London 2010 – Day 8 – Greenwich

This is my last day in London. I went to GMT (Greenwich), before going back to GMT+8 (Hong Kong). Maybe this day was meant to be a good closure of the trip because, as you’ll see, it mirrored the first day in some ways.

Greenwich is reached by the driverless Dockland Light Rail:

Once there, I devoured a big breakfast at Peter de Wit’s Cafe:

The major sights are clearly signed in Greenwich so I quickly located the National Maritime Museum:

I enjoyed the special exhibition on toy boats (I was once obsessed with model ship) and the actual coat worn by Admiral Nelson in the Battle of Trafalgar. The hole made by the bullet that killed him was visible. It was quite a visual impact, amplified by the splatter of blood around it.

A figurehead

Behind the museum is Greenwich Park. At the top of the lush hill is the Royal Observatory, famous for being the site that marks the Greenwich Mean Time.

Here is the famous Greenwich line, formed by tourists waiting to take pictures of themselves straddling a metal strip on the ground.

The view from the observatory is beautiful. Canary Wharf (the office blocks further back) can be seen in the distance. For some reason, this place always reminds me of the financial crisis.

My next stop was the Greenwich Market:

The food section featured cuisines that are not found in Hong Kong, such as Moroccan (yes, this was my lunch, orange chicken with tomato puree on couscous, served with fallen leaves… I mean salad):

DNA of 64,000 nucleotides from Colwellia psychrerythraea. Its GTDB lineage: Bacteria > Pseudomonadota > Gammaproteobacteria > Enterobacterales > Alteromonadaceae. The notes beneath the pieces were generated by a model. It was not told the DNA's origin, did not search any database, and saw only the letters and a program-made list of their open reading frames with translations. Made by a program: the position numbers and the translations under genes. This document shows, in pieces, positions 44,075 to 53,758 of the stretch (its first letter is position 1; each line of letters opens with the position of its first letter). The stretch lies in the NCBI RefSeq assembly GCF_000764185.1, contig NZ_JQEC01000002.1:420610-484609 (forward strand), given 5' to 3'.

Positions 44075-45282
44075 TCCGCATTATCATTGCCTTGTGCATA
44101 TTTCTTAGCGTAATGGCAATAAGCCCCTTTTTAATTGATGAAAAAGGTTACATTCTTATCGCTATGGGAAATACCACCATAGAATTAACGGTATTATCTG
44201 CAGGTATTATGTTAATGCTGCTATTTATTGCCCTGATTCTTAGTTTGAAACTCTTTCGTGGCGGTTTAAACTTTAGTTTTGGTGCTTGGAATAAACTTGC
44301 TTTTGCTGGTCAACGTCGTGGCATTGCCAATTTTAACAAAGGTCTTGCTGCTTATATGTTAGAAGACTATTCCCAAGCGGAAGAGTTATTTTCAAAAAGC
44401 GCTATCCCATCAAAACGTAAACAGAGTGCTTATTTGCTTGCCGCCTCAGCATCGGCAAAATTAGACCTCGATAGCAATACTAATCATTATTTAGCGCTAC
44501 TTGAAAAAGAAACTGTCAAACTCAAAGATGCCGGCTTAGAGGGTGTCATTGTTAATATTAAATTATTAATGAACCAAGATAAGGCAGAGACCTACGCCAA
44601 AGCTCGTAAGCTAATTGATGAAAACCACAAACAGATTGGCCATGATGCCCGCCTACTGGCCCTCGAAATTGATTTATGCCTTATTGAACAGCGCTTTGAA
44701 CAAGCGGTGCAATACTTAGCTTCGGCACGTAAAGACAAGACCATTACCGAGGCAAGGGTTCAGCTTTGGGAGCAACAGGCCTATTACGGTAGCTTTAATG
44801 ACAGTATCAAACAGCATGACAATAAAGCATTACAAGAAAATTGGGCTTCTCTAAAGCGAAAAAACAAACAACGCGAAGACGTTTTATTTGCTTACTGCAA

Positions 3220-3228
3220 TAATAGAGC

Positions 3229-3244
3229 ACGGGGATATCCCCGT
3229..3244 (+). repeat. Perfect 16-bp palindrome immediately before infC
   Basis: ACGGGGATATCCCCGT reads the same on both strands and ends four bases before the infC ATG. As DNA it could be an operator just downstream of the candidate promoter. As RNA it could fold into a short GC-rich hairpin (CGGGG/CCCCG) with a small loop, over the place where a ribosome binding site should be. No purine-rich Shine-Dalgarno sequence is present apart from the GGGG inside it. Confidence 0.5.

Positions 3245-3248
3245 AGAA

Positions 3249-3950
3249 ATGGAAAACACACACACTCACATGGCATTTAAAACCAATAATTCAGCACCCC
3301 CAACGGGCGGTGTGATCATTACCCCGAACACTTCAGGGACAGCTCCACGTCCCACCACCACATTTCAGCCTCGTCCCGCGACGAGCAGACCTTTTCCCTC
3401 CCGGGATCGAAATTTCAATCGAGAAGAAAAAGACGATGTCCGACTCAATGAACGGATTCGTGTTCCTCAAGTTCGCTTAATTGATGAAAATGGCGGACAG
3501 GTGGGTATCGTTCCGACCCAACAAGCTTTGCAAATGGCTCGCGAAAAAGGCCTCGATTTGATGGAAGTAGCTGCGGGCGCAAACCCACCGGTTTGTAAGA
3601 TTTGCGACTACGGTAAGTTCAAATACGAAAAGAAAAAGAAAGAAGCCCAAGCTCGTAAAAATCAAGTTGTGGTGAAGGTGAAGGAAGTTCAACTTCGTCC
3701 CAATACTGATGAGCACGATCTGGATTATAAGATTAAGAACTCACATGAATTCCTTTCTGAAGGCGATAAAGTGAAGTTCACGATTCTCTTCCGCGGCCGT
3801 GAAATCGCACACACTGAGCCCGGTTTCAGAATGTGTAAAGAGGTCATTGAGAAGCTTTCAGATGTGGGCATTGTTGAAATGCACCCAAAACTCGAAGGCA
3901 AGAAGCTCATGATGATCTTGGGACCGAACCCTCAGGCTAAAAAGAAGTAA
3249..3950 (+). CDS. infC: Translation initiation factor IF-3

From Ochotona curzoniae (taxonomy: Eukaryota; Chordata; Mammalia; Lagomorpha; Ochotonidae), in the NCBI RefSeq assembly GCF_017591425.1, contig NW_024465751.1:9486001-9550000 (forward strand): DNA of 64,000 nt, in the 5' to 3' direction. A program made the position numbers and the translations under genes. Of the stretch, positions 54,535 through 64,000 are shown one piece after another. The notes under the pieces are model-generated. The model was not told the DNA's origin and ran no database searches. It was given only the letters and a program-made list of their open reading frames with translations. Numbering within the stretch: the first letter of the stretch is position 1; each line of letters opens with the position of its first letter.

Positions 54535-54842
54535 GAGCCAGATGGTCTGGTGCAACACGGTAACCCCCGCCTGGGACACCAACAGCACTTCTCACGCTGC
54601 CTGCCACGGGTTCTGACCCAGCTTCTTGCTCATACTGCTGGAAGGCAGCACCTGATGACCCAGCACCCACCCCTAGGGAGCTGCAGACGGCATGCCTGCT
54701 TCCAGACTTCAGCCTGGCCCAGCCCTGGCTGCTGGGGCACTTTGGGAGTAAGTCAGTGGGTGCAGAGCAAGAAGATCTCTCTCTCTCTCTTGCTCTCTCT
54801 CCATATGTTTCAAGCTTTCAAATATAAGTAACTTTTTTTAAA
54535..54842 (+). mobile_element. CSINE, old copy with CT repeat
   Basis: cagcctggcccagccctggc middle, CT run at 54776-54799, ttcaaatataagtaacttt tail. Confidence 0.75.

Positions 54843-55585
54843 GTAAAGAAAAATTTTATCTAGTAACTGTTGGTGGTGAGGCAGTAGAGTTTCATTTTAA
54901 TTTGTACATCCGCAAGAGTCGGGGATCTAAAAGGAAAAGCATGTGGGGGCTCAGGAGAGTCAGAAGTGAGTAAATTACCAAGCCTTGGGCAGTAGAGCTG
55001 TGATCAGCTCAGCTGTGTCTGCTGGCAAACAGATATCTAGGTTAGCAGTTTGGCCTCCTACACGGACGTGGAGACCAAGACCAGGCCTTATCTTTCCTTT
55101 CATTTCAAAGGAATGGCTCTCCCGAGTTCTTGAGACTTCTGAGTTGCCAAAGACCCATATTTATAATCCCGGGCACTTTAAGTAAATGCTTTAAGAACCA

Nigerian:

And Ethiopian:

Each of these Italian deep-fried rice balls is a meal in itself:

Lovely cupcakes and cookies:

I then returned to Tate Modern, which I also visited on Day 1, for an exhibition on street photography and privacy. On the St. Paul side of the river, the street painter was still working. He seemed to have made good progress:

One last shot of the Millennium Bridge and St. Paul’s Cathedral:

Time to pick up my luggage at the hotel and head for the airport. This is Queensway Station, the tube station I used everyday during the trip. I can still remember, almost word for word, the announcement about one lift being taken out of service.

My hotel room:

Remember that when I first arrived, I saw a passenger trapped by the doors of Heathrow Connect? This happened again when I took the train to the airport. Why are the train doors so insensitive?

At the airport I was given the most thorough security search I had ever received. The guy scanned EACH of the metal buttons on my shirt and even searched the INSIDE of my belt.

It was sad that the trip had to end so quickly. As if it was some sort of solace, I was treated to this beautiful sunset before boarding:

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